Consumers are not given choice

REGARDING your article on Southern Water in the Observer (October 11), privatisation was supposed to be about ‘competition’ and ‘choice’ which would benefit the consumer.

But when it comes to water there is no competition and we have no choice, which makes privatisation of the water industry the most outrageous one of all of the Thatcher privatisations as it doesn’t ‘do what it says on the tin’ and is merely a privatised monopoly which benefits a relatively few shareholders and directors rather than consumers.

It is time water was brought back into public ownership so that the hundreds of millions of pounds of profits being made by the water industry (e.g. £129 million for Southern Water in 2009-10) could be re-directed into holding down prices for consumers i.e. all of us.

One of the reasons that Southern Water has been named as ‘the worst in the country’ is because its first allegiance is to its shareholders rather than consumers.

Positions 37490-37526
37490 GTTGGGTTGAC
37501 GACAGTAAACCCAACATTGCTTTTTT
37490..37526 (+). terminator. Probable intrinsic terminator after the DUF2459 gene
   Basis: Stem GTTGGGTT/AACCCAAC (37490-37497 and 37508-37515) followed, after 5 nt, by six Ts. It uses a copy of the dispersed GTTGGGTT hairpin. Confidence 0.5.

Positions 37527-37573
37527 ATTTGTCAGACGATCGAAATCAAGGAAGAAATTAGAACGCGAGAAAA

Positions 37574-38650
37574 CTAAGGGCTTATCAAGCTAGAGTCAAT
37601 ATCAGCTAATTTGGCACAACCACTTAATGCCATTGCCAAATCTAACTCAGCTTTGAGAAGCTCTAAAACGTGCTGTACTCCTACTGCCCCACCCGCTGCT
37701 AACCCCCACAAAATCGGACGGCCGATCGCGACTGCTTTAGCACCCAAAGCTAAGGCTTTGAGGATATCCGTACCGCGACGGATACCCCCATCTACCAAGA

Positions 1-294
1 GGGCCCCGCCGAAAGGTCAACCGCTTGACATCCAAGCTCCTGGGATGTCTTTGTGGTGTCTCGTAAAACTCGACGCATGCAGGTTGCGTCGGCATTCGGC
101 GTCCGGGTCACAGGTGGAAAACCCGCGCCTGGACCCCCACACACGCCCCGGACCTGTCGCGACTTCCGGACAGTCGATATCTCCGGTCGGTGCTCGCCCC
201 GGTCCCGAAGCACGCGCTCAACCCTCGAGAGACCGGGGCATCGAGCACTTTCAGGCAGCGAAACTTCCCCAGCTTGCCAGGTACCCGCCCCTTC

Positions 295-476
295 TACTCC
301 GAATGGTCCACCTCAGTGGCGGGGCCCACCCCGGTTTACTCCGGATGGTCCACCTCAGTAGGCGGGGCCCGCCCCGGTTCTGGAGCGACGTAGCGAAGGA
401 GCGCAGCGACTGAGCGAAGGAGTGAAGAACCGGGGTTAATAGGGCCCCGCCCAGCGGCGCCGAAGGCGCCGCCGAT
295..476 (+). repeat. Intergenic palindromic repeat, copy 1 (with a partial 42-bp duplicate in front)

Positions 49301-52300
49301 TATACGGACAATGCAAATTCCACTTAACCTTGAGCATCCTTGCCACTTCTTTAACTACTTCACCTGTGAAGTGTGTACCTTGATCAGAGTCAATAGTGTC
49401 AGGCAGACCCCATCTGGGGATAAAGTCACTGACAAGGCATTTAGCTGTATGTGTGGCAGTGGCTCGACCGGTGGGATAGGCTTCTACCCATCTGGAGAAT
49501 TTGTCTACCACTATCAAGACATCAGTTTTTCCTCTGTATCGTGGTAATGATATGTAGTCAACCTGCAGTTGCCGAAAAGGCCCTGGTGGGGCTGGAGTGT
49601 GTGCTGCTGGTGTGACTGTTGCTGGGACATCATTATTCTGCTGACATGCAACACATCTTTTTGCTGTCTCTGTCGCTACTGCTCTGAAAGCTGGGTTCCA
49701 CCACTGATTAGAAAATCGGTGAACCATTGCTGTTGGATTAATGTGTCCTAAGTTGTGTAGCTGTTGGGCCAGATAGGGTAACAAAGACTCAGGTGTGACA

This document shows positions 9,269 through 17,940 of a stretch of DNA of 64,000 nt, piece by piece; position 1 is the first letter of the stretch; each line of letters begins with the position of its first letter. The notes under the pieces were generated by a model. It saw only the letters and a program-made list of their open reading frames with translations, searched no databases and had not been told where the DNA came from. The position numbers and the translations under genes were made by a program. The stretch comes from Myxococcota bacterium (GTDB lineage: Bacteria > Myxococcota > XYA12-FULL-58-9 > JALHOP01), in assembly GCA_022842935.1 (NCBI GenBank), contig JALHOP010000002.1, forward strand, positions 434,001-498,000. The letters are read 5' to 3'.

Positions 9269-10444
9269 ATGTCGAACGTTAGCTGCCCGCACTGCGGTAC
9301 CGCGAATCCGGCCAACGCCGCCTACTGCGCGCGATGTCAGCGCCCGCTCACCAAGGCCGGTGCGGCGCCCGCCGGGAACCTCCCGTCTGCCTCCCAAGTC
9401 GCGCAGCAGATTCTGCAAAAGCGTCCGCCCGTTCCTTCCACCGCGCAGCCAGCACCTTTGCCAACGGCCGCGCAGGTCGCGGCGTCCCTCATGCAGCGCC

Water companies always claim that price rises are necessary to fund ‘investment’ and yet, after 25 years or so, we are still hearing horror stories of massive leakages and polluted sea water while shareholders and directors line their pockets, and the company announces rises of eight per cent plus while many consumers are suffering pay freezes and unemployment.

How anyone can claim that privatisation of the water industry ‘benefits the consumer’ is beyond me, given these facts.


Roundwood Road

St Leonards